Under Article 247 of the Mexican Penal Code it is illegal to obtain a false voter credential. Authorities from the Federal Electoral Institute (IFE), who filed a complaint with Mexico’s Attorney General’s Office (PGR), claimed that García was being prosecuted for his illegal actions, not for his journalism. A conviction in García’s case could lead to up to six years’ imprisonment.
In a May 24 letter to Attorney General Jorge Madrazo Cuéllar, CPJ called for the dismissal of all charges against García. CPJ also mentioned the case in a June 30 letter to President Ernesto Zedillo Ponce de León.
At year’s end, the case was stalled. García told CPJ that he had testified in late May before two special prosecutors for electoral offenses, and that the case was still under investigation. García added that the Federal Public Ministry, the agency charged with criminal investigations, could take the matter to a judge, who would decide either to issue an arrest warrant or close the case.
The journalist also told CPJ that the Nuevo León Attorney General’s Office was investigating him for obtaining a birth certificate using false information.
Lilly Téllez, TV Azteca
Unidentified gunmen attacked Téllez, news host at Mexico’s second-largest TV network, in Mexico City.
Téllez, host of the program “Hechos del Siete” (“Channel Seven News”) program on TV Azteca in Mexico City, was attacked at around 10 p.m., minutes after she wrapped up her broadcast and left the office in a chauffeur-driven car, followed by two bodyguards in another car.
When the two vehicles stopped at the Periférico Sur and Boulevard de la Luz intersection, they were showered with bullets fired from the sidewalk by at least three gunmen.
Téllez escaped uninjured, but her two bodyguards, who tried to repel the aggressors, both sustained bullet wounds, as did her chauffeur. All three men were hospitalized in stable condition, and later recovered.
TV Azteca hired the two bodyguards after Téllez claimed to have been threatened by drug traffickers because of her reporting. The motive for the attack remained unclear, however. On June 23, CPJ circulated an alert about the case.
Six men in two cars drove by the offices of the Cancún daily Por Esto! and fired at least four pistol shots. The attack was apparently in retaliation for articles on growing drug-trafficking activities in the city. No one was injured in the attack. The attackers, who turned out to be waiters from a local bar called Yuppies Sport Café, were later arrested at the municipal prison, where they had stopped to visit a co-worker held on drug charges.
In a series of articles published in August, Por Esto! had reported on the drug trade in Cancún’s hotel zone, where it alleged that waiters and taxi drivers, with the complicity of local authorities, sold cocaine and ecstasy pills to tourists and to the local population.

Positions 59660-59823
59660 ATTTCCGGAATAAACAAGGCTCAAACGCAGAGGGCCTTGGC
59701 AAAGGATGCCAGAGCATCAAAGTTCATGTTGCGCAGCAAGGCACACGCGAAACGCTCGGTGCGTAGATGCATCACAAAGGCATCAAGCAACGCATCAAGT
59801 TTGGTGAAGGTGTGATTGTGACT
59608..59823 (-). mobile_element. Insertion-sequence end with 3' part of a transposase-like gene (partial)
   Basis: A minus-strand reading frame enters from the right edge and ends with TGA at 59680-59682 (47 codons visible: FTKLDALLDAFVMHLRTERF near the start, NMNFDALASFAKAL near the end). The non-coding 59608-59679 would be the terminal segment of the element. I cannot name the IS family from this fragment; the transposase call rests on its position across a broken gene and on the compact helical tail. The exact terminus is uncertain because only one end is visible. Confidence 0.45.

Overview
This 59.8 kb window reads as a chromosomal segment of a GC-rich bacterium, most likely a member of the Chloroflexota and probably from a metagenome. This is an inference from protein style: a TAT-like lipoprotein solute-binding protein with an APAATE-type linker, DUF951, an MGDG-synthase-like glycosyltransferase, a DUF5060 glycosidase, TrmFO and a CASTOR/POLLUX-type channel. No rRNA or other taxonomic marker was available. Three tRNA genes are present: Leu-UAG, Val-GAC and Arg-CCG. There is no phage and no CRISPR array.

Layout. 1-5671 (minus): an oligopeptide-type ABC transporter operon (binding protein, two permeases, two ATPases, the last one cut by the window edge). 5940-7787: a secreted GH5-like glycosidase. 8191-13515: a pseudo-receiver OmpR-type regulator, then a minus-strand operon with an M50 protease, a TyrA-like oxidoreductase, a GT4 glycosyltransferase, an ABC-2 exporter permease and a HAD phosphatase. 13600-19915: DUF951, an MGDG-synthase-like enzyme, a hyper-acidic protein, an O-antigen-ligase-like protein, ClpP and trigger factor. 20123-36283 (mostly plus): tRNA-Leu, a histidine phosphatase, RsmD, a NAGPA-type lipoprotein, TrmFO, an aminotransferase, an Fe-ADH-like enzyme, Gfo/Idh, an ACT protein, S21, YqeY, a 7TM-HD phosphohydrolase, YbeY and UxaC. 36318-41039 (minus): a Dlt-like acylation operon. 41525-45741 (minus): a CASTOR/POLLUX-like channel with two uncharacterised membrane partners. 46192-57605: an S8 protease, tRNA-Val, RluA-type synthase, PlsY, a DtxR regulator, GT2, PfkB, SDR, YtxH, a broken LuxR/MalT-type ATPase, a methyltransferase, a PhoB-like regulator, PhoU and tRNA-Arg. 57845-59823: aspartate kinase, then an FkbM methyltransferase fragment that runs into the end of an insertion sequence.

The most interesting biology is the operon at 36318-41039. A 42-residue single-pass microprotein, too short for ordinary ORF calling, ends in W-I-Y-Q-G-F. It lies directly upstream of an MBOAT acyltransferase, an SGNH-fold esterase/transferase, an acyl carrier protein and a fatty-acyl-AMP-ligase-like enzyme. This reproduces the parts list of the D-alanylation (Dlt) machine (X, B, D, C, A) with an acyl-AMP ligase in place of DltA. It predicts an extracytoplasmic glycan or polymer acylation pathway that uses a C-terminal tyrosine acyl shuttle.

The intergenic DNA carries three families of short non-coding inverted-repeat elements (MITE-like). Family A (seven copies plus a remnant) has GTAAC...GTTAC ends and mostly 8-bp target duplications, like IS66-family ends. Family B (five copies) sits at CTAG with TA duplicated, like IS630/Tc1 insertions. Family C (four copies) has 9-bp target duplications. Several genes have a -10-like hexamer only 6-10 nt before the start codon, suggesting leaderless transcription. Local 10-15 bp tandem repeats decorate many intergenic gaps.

When they arrested the waiters, police confiscated a bag containing a white powder, presumably cocaine, and the weapon used in the attack. The attackers were later released on probation.
Following the attack, Por Esto! filed a complaint with the State Attorney General’s Office (PGJE), which was subsequently forwarded to federal authorities.
Jesús Antonio Pinedo Cornejo, Semanario
Luis Villagrana, Semanario
Pinedo Cornejo, editor of the Ciudad Juárez weekly Semanario, and Villagrana, a reporter for the paper, were arrested on charges of criminal defamation filed by former police commissioner Javier Benavides González.
Benavides pressed charges over a February 28 article by Villagrana, entitled “History of Police Officers and Drug Traffickers.” The piece linked Benavides with the drug trade.
Although both journalists were freed on bail, they faced two years in prison if convicted. On September 18, meanwhile, Benavides had resigned from his post as police commissioner of Ciudad Juárez, and was expected to join the security team of president-elect Vicente Fox Quesada.
At around 7 p.m. on September 19, Judicial State Police officers arrested Pinedo Cornejo on a warrant issued hours earlier by the Fourth Criminal Court. He was released the next day after posting bail of 15,000 pesos (US$1590), set by Judge María Catalina Ruiz Pacheco. Villagrana, who also faced arrest, appeared voluntarily before the judge, and also posted bail of 15,000 pesos.
Pinedo Cornejo told local reporters that the case had been moving with “strange speed,” given that local police normally take much longer to execute arrest warrants.
In a September 29 letter to Chihuahua attorney general Arturo González Rascón, CPJ raised doubts about the fairness of the criminal proceedings against Pinedo Cornejo and Villagrana, and argued that all such cases should be resolved in civil courts. On October 2, Benavides dropped the suit.